Twitter Won't Kill the API

This guest post comes from Adam Green, a Twitter API consultant who Builds custom Twitter apps for clients, and blogs about Twitter programming at Follow him at @140dev.

Let's get real about Twitter's plans for their API. Even though the New York Times claims that Twitter wants to "kill" its API and developer ecosystem, and some competitors demand that Twitter data is too valuable to society and must become part of an open, federated infrastructure, neither of these things are going to happen.

Twitter is not free, and it does not belong to its users. It is a business that belongs to its investors. Turning off the API or giving away Twitter's competitive advantage over its data would hurt Twitter's chances of going public eventually, so it is a certainty neither of these "ominous" events are part of Twitter's plans. We should all accept that the people running Twitter aren't stupid, and turning off the API is a stupid idea.

What Twitter's leadership is guilty of is being extremely clumsy, and consistently failing to understand how its developers earn their living. Announcing that you will announce changes that could affect every Twitter app in "the coming weeks" is the definition of clumsy communication. It also proves that the people behind this announcement have no idea of the economics behind professional development. I've been earning my living from Twitter API development for 3 years, so I can fill Twitter in on the secret they keep missing. Developers earn their living from clients. Sure some devs are just script kiddies trying to learn how to tweet from a PHP script for their own thrills, but the developers who count make money by building apps for clients and tool users who pay them. The last thing paying clients want is uncertainty, and the fear and doubt that the apps they are paying for will not exist in a few weeks is the worst kind of FUD.

As I just said, that isn't going to happen, but Twitter's clumsiness has once again caused the predictable firestorm of worries. The really sad part of this miscommunication is that the clumsy ending obscured the real point of the blog post. If you read it closely, you will see some interesting points that have been completely lost in the current frenzy:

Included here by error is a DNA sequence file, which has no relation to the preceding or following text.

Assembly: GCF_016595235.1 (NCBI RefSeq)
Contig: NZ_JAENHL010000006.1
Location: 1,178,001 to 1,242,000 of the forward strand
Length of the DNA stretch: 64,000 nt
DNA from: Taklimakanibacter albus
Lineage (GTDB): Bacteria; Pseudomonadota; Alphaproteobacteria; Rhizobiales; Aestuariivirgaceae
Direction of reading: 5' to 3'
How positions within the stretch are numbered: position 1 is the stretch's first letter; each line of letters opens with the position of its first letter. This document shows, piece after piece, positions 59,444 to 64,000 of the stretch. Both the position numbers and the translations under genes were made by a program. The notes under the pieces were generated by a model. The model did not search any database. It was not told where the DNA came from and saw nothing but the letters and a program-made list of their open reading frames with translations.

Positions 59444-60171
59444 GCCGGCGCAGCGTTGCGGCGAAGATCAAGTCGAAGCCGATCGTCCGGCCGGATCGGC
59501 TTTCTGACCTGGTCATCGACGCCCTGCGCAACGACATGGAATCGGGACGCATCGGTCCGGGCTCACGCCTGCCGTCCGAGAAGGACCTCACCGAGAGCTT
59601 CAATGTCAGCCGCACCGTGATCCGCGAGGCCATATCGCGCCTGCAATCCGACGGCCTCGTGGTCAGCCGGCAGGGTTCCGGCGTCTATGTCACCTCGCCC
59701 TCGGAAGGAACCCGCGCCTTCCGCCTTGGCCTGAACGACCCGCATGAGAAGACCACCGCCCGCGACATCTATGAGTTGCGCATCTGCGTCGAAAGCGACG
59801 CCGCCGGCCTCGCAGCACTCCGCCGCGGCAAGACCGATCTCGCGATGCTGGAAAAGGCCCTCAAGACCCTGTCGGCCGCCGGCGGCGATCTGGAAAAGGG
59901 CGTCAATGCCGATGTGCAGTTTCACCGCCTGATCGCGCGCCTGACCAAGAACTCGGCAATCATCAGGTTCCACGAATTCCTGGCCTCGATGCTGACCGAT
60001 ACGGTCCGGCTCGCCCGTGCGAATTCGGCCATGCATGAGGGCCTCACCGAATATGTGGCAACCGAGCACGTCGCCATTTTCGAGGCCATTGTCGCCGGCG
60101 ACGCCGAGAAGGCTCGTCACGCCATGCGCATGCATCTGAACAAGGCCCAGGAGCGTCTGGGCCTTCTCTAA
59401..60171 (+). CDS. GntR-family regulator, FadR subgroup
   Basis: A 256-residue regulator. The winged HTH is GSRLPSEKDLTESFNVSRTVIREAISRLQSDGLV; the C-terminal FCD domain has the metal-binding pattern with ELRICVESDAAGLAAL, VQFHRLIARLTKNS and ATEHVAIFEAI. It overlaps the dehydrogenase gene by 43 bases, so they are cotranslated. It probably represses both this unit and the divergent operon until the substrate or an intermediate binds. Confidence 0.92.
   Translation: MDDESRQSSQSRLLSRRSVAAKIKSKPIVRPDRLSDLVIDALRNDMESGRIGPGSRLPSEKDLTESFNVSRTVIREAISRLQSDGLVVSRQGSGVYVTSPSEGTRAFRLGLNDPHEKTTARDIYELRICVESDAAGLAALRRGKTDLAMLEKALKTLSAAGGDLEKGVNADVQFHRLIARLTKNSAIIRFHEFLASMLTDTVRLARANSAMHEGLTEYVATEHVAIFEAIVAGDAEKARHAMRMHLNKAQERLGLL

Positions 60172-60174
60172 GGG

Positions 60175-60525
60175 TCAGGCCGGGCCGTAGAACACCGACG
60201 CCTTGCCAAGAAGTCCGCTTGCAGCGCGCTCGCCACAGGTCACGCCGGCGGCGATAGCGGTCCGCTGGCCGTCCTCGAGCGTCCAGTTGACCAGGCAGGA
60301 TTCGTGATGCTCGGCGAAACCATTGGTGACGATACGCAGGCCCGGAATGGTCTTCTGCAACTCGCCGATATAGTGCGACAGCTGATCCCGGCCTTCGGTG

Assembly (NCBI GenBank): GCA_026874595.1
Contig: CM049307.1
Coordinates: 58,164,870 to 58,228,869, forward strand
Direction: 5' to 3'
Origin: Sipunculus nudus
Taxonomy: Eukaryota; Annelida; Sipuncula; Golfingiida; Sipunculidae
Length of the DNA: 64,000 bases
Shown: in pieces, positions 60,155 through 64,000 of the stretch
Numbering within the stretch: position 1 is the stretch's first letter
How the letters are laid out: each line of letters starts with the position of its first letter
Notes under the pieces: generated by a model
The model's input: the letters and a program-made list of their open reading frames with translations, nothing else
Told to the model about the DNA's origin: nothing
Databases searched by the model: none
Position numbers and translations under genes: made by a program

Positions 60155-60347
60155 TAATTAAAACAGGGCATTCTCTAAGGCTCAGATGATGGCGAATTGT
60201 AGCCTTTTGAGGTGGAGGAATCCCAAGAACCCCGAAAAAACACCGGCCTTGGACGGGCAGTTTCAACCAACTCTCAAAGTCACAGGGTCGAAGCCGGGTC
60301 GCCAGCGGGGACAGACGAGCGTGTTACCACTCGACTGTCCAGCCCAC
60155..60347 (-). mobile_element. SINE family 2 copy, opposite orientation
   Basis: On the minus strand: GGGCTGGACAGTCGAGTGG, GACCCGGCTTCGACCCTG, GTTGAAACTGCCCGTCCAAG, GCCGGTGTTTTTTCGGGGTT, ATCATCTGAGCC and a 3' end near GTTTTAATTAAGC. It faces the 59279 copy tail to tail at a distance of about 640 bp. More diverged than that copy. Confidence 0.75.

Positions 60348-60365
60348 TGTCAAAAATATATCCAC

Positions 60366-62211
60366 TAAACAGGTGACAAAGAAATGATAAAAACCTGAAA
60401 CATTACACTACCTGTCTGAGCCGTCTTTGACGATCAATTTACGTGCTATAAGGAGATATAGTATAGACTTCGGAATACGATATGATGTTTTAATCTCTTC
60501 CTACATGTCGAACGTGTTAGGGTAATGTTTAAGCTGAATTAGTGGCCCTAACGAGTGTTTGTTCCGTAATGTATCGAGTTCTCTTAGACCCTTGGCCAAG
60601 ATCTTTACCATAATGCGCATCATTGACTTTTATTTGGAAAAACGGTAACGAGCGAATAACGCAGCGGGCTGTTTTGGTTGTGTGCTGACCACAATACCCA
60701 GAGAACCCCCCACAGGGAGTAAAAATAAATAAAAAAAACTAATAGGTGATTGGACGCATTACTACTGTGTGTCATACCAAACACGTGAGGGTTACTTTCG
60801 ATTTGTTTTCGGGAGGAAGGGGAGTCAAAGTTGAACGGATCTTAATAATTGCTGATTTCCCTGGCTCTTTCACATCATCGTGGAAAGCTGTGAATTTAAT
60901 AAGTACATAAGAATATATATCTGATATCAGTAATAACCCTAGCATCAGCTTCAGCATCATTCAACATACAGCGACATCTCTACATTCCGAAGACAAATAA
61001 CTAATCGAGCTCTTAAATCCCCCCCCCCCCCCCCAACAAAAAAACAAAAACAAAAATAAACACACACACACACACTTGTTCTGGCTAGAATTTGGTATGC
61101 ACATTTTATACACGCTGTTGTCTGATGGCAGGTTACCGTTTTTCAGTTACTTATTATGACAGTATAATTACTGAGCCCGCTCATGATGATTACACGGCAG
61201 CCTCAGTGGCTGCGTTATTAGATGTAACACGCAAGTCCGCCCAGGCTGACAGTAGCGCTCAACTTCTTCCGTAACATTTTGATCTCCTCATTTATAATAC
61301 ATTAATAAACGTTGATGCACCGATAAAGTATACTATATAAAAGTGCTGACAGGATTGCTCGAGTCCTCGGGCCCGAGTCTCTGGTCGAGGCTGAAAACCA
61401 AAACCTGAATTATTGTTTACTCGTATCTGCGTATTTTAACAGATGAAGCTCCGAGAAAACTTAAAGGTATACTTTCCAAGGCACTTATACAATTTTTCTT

• "... we want developers to be able to build applications that run
    within Tweets."
  • “What you’ll see us do more and more as a Platform is allow third
    parties to build into Twitter.”
  • "... we’re looking forward to adding new ways for developers to do
  • "... we’re hard at work building tools that make it easy for developers
    to build common Twitter features into their own sites"

Does this sound like an announcement leading up to Twitter turning off the API or sending out "eviction notices for third-party apps"? Of course not. So why did we get such extremely scary coverage of this post? Because Twitter devs are scared all the time that their work will be turned off arbitrarily, and with no recourse. It is a constant fear, and as anyone who follows the Twitter developer lists knows, a sad reality. Twitter is at war with thousands of malicious apps at all times. They are so busy fighting off the bad actors, that they sometimes reflexively include the good guys in their warnings. They can't seem to help making threats, and we can't help being scared of what's coming next.

The solution is simple. Don't try to tell us how much you like us, Twitter, while holding a big stick behind your back. You may not think that "stricter guidelines around how the Twitter API is used" is scary, but the minute I read that, I knew this was going to get ugly. Here's an idea. If you have good news or want us to support a new feature, ask us nicely, and save the threats for another post. It should be clear that threatening everyone, especially in such a vague way, is going to be all anyone sees or talks about. Even more important, Twitter, if you have bad news coming, don't announce that you are going to announce it some time in the future. Just yank off that band-aid. Get it over with fast. The reality is never as bad as the anticipation.

Be sure to read the next Best Practices article: Need a Robust API? Try Scala